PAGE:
Unlike many feel-good pet tales, this one comes with a painful life lesson: Despite medical treatment and the family’s deep love, Sandy eventually dies from complications of epilepsy. However, Scoopie is able to soak up many fun experiences with her puppy before she passes away, and Clare is attentive to the difficulties of explaining pet illness to younger readers. Readers will learn what a seizure is and why it’s important to be sensitive to animals (or people) who are experiencing them, and although Sandy’s outcome is heartbreaking, it’s handled with grace. Scoopie takes time to grieve the loss of her puppy, and when she feels ready, she asks for another dog–this time a miniature schnauzer named Omar.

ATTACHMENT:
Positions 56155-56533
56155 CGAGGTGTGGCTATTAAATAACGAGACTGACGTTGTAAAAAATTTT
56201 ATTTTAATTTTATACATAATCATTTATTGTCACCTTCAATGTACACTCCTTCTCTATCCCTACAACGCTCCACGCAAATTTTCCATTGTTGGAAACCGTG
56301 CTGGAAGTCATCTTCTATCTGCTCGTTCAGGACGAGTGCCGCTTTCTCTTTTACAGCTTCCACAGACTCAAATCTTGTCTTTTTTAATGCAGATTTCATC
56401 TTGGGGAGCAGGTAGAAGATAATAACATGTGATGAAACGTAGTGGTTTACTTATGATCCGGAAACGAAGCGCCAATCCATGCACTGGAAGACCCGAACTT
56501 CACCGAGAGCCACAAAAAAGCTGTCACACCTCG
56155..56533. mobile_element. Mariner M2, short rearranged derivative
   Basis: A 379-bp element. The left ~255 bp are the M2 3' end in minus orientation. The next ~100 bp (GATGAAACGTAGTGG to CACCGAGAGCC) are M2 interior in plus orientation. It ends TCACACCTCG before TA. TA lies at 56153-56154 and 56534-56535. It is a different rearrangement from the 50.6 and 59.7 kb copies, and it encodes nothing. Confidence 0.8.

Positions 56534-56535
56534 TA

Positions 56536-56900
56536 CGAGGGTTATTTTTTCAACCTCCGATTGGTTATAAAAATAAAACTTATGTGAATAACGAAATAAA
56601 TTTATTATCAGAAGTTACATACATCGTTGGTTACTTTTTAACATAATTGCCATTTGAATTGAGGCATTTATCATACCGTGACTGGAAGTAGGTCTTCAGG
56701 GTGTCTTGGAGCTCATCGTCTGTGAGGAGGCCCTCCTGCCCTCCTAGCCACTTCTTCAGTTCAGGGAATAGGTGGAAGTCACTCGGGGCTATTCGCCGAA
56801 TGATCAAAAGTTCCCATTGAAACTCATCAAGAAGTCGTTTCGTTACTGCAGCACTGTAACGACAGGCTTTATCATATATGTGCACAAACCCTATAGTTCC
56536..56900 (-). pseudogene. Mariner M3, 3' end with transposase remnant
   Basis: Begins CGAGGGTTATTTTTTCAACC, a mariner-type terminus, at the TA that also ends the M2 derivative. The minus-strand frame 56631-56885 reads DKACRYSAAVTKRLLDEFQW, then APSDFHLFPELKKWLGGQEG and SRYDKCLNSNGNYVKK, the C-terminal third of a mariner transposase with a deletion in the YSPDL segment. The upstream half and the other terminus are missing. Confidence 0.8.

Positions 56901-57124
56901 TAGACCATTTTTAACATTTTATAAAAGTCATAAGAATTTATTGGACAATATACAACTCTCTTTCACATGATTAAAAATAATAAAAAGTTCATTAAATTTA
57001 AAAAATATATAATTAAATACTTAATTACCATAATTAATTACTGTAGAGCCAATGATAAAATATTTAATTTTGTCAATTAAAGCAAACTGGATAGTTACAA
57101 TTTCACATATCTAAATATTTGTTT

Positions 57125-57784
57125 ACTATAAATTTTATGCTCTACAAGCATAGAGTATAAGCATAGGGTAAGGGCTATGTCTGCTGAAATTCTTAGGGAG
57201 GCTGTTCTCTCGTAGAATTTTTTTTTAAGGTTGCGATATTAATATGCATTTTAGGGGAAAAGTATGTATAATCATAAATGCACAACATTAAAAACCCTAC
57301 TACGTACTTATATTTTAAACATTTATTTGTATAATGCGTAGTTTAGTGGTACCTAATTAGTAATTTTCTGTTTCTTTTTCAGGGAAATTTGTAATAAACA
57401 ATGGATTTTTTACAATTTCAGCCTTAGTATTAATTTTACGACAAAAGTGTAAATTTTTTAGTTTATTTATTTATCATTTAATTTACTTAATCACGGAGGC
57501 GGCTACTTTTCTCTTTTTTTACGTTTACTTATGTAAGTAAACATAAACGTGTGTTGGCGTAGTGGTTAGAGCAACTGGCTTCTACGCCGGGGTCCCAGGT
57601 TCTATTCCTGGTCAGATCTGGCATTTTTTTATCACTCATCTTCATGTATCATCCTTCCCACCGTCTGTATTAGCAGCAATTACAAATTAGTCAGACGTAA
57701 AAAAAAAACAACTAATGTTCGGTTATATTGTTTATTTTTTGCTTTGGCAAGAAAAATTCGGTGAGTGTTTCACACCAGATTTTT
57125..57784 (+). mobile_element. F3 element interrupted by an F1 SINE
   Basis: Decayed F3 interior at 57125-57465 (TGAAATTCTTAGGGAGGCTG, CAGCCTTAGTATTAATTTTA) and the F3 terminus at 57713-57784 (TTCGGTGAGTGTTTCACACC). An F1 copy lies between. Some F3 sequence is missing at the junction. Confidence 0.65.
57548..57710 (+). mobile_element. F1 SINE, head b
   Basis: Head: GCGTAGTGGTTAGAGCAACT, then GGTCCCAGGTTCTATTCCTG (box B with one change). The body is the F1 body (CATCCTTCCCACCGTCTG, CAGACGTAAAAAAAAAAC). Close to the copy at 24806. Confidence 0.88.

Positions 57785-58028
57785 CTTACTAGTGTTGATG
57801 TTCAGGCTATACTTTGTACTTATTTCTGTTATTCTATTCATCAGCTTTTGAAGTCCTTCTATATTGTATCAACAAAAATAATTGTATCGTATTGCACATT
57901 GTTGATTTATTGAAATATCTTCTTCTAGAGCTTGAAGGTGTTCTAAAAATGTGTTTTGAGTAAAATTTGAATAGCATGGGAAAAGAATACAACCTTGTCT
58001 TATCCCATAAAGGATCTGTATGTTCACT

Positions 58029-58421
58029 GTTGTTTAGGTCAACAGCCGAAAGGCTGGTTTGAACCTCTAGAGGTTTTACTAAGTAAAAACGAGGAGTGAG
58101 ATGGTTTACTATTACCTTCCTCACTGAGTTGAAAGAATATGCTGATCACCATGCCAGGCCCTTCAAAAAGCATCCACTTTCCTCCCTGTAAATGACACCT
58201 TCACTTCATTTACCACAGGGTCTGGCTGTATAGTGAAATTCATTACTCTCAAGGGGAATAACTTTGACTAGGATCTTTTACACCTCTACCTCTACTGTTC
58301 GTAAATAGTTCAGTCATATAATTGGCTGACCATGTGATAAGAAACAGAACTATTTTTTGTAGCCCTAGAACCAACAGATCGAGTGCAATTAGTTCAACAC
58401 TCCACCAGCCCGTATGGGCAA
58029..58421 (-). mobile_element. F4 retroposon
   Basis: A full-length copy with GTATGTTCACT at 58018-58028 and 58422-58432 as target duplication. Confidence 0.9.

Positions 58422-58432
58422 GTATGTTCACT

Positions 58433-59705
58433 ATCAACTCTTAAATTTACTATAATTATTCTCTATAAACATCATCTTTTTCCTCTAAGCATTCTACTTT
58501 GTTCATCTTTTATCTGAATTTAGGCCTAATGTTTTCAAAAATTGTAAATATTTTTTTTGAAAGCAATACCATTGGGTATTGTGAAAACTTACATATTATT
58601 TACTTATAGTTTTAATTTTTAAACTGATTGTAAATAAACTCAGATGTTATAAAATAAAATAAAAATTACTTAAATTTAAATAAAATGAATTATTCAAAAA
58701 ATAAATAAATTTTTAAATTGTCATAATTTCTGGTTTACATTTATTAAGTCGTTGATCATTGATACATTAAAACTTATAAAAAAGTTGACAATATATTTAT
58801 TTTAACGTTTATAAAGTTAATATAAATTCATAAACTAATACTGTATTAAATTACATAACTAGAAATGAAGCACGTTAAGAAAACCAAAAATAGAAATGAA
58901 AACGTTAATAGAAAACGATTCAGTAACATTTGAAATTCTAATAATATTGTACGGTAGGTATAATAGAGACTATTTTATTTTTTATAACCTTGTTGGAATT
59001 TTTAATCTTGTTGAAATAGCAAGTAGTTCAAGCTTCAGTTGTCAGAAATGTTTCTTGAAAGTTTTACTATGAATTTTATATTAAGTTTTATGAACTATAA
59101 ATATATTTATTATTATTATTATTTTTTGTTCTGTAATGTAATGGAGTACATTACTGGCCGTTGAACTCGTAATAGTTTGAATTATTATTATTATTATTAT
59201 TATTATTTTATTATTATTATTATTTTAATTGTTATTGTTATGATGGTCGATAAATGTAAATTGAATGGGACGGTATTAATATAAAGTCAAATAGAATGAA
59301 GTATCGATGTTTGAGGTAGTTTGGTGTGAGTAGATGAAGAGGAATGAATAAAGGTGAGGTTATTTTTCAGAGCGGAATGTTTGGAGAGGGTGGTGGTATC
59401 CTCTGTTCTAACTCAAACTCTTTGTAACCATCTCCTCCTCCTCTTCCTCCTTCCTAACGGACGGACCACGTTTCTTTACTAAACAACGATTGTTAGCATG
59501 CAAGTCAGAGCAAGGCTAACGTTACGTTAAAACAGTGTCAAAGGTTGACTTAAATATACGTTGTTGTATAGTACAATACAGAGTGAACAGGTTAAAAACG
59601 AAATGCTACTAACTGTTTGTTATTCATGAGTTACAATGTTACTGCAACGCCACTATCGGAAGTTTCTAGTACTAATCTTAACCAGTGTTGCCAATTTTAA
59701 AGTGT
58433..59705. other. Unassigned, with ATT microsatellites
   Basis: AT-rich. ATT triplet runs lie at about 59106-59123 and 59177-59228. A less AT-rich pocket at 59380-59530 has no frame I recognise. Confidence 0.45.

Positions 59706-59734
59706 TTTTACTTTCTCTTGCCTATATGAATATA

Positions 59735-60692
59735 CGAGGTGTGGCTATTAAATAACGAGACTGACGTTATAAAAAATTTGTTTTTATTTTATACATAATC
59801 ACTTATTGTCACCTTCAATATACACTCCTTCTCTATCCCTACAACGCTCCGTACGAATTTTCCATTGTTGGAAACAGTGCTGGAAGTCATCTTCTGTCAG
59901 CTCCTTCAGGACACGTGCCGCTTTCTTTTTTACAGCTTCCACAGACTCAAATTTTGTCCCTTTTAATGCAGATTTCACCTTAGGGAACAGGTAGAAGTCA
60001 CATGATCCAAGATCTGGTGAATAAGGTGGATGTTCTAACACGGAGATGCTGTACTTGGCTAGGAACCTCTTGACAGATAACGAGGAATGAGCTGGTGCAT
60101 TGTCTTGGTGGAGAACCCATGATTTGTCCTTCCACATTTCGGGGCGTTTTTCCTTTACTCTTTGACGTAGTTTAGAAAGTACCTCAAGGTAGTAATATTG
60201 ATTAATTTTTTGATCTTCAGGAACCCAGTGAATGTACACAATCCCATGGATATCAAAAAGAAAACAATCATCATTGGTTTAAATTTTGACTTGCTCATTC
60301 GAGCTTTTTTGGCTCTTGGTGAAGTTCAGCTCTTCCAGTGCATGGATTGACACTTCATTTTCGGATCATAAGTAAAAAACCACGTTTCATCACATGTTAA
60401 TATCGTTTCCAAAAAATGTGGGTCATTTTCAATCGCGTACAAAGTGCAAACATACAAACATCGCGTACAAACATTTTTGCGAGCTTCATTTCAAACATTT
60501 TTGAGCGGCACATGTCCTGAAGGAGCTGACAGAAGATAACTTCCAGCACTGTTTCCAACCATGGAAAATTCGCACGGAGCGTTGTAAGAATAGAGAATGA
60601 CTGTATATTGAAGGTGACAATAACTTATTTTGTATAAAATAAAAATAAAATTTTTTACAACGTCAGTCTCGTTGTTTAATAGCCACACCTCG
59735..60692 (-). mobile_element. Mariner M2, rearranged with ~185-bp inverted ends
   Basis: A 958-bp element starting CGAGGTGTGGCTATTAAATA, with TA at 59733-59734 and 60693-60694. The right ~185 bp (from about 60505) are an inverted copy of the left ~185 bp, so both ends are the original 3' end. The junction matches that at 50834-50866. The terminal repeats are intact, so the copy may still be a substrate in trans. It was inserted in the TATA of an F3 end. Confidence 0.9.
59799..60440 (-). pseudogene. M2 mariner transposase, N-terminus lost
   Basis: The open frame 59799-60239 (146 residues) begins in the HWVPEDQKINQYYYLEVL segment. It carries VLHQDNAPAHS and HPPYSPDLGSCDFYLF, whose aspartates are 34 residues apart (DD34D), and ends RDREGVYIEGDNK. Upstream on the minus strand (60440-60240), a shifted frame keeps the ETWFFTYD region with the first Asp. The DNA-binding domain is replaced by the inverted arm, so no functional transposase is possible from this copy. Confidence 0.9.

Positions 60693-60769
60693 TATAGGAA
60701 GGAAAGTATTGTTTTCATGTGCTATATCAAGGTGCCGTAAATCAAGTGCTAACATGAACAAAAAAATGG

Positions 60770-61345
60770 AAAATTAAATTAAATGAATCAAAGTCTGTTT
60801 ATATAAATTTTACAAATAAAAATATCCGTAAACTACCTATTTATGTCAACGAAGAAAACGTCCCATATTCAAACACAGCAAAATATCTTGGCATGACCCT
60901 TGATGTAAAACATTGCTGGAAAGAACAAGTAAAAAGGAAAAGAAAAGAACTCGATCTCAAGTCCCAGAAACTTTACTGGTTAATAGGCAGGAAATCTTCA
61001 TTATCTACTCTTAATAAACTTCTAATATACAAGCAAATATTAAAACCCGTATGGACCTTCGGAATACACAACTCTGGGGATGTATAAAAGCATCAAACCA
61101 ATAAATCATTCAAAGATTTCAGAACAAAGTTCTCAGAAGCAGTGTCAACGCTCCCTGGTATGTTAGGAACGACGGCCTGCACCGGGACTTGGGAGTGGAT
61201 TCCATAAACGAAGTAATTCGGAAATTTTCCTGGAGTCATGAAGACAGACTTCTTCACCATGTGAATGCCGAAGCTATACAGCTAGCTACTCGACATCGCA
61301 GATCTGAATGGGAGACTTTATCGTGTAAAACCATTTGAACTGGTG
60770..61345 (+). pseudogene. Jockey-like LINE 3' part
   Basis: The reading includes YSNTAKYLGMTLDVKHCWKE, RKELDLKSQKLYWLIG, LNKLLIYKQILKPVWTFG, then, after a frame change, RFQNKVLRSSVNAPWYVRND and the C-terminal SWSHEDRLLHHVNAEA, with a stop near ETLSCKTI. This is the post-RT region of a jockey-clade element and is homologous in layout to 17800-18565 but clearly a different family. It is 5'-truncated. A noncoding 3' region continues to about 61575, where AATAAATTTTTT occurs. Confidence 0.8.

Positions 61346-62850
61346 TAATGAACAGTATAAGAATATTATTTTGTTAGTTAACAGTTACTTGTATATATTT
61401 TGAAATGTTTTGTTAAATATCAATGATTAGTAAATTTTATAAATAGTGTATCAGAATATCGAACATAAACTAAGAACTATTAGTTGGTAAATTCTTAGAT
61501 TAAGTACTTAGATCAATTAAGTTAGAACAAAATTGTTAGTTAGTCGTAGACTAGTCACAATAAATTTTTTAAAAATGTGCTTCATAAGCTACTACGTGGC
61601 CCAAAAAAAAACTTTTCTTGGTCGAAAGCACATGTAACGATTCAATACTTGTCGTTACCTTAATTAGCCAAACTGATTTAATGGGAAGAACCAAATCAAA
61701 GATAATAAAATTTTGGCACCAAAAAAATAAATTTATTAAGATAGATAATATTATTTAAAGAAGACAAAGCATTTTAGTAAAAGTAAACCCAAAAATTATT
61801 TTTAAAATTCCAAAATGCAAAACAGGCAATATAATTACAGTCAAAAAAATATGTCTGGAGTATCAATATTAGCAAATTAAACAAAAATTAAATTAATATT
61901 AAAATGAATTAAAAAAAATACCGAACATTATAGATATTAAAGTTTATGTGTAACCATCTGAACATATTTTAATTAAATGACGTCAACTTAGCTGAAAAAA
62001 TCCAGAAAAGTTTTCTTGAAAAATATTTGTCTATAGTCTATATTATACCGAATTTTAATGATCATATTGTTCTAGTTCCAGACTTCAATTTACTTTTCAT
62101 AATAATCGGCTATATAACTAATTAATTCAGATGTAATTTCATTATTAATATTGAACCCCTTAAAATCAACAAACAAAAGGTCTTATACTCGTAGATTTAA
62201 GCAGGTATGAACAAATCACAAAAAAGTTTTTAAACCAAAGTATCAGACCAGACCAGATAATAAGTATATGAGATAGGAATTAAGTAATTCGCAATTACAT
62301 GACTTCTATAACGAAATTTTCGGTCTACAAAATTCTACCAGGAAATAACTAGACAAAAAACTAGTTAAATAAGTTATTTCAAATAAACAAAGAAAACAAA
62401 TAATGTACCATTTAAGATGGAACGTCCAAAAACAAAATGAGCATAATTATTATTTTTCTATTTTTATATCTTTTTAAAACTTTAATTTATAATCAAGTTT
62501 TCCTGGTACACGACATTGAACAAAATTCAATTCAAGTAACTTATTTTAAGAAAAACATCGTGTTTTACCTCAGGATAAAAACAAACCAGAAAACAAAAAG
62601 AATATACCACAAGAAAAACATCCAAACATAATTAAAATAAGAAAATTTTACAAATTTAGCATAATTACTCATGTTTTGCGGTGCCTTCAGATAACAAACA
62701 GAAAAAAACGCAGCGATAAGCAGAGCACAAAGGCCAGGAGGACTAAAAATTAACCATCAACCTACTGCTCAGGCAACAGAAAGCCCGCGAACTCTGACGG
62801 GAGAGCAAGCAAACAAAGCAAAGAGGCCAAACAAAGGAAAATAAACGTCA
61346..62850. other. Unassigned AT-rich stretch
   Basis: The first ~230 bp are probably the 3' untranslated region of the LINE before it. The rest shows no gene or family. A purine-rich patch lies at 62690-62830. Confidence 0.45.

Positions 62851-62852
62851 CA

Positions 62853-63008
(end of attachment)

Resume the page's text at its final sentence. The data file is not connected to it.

The most important part of this story is its gentle treatment of grief. Scoopie circles back to her memories of Sandy while learning to love again, recognizing the similarities and differences between the two dogs as she introduces Omar to Sandy at her gravesite, a meeting that Clare aptly describes as “a family reunion.” Alderson’s muted illustrations provide a fittingly hushed atmosphere, and although it covers delicate territory, this emotional story will strike a chord for any reader who has endured the loss of a beloved pet.
Takeaway:A young girl experiences the loss of her first pet in this emotional story.
Great for fans of: Patrice Karst’s The Invisible Leash, Adrian Raeside’s The Rainbow Bridge.
Design and typography: A
Marketing copy: A